Naked, you are simple as one of your hands, Smooth, earthy, small, transparent, round: You have moonlines, applepathways: Naked, you are slender as a naked grain of wheat.
Naked, you are blue as the night in Cuba; You have vines and stars in your hair; Naked, you are spacious and yellow As summer in a golden church.
Naked, you are tiny as one of your nails, Curved, subtle, rosy, till the day is born And you withdraw to the underground world, as if down a long tunnel of clothing and of chores: Your clear light dims, gets dressed, drops its leaves, And becomes a naked hand again.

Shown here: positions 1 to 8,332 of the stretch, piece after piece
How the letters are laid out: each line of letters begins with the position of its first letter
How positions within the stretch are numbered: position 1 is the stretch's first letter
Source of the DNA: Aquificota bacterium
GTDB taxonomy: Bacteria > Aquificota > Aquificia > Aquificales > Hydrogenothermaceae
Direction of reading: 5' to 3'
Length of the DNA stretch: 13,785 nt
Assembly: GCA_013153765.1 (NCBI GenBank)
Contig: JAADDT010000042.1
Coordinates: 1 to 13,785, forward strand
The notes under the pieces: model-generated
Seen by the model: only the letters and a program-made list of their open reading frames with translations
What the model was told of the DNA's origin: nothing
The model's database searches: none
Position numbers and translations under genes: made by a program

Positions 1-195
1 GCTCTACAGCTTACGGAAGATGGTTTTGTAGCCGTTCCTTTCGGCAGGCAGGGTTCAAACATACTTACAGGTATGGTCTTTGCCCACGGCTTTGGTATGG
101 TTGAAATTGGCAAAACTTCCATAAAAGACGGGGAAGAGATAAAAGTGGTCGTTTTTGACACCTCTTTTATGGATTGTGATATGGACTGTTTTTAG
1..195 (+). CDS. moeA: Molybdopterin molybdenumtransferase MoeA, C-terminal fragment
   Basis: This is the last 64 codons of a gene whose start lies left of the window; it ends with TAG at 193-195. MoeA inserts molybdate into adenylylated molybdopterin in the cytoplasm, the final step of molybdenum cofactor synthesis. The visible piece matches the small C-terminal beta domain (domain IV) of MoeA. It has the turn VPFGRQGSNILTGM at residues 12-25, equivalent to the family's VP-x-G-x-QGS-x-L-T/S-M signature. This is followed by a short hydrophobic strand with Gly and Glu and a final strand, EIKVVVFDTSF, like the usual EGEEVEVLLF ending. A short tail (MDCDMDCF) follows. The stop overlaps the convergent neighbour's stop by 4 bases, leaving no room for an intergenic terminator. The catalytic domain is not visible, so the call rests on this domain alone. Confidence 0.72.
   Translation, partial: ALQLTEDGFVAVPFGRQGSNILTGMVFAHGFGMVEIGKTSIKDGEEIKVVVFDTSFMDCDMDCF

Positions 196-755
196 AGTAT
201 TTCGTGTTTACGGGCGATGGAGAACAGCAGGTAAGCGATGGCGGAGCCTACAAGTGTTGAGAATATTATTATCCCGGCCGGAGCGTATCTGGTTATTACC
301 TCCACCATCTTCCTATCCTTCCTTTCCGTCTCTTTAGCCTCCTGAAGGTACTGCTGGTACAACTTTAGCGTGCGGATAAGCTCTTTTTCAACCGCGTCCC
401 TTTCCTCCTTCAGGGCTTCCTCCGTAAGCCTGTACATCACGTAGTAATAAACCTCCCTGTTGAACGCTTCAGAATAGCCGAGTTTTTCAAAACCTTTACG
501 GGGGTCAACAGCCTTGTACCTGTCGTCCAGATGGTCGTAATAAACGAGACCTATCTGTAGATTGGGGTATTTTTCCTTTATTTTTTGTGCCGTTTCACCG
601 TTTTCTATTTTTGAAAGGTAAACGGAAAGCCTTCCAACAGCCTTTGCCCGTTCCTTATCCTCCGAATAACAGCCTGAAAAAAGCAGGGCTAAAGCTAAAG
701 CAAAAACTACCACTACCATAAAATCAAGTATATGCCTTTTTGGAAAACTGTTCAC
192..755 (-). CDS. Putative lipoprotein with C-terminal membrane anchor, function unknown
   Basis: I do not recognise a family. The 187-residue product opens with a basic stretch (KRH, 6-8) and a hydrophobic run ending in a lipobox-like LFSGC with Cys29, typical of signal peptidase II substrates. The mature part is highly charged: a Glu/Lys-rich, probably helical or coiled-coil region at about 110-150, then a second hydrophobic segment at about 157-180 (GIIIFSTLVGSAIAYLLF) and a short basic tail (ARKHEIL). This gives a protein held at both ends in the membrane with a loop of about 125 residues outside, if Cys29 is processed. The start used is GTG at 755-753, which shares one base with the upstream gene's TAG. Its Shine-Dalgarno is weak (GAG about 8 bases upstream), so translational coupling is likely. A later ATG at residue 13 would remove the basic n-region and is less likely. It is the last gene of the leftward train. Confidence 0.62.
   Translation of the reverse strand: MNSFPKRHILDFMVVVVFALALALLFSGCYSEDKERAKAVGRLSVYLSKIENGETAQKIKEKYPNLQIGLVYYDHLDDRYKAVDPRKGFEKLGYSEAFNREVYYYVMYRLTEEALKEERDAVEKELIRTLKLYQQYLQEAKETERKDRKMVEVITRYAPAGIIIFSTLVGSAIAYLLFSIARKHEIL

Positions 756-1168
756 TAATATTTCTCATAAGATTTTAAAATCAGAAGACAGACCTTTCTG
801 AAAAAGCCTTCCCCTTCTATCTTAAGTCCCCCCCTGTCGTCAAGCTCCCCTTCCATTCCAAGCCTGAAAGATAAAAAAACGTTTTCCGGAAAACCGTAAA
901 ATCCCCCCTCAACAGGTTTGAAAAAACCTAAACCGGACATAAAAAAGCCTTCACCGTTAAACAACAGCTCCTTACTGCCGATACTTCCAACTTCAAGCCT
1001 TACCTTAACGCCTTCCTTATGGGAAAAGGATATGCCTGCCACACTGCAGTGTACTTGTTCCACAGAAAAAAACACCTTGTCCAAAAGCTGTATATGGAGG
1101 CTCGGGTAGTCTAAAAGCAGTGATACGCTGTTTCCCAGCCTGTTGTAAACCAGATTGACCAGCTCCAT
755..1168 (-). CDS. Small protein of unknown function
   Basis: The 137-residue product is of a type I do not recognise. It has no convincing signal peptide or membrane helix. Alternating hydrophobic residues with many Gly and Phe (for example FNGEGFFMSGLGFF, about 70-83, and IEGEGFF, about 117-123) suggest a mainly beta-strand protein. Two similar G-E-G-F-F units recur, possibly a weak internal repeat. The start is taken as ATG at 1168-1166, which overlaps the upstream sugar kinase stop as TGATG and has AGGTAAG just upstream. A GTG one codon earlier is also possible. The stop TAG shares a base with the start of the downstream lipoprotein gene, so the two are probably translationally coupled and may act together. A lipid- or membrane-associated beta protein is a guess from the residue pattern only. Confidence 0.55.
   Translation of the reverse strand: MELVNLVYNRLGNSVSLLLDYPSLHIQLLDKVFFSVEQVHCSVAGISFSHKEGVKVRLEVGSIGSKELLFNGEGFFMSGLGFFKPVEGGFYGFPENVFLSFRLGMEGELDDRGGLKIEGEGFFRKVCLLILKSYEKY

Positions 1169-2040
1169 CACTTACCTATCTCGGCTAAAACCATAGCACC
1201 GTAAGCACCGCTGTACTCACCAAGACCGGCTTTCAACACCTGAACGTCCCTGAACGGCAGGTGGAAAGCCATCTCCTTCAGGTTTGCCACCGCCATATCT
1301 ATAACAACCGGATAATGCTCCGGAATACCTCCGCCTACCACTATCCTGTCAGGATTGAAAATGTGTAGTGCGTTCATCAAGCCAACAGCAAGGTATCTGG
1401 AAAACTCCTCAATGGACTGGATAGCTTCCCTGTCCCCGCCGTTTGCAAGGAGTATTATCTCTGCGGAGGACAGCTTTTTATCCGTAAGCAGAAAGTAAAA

I am watching the movie, Il Postino, about Pablo Neruda in exile in Italy. In one section, Beatrice's aunt tells her that "Words are the worst things ever. I'd prefer a drunkard at the bar touching your bum to someone who says, 'Your smile flies like a butterfly.'" She warns Beatrice that once a man touches her with his words, touching her with his hands is not far off. After this scene, Mario reads the above Neruda sonnet. I'd have to say that this sonnet is a perfect example to use as proof of the old aunt's words. Just reading that poem makes my heart full. I would imagine that even in my cynical state, I would be vulnerable to a man who had those words inside of him. (Note to self: need to warn my daughter now. Life is not like poetry and literature.)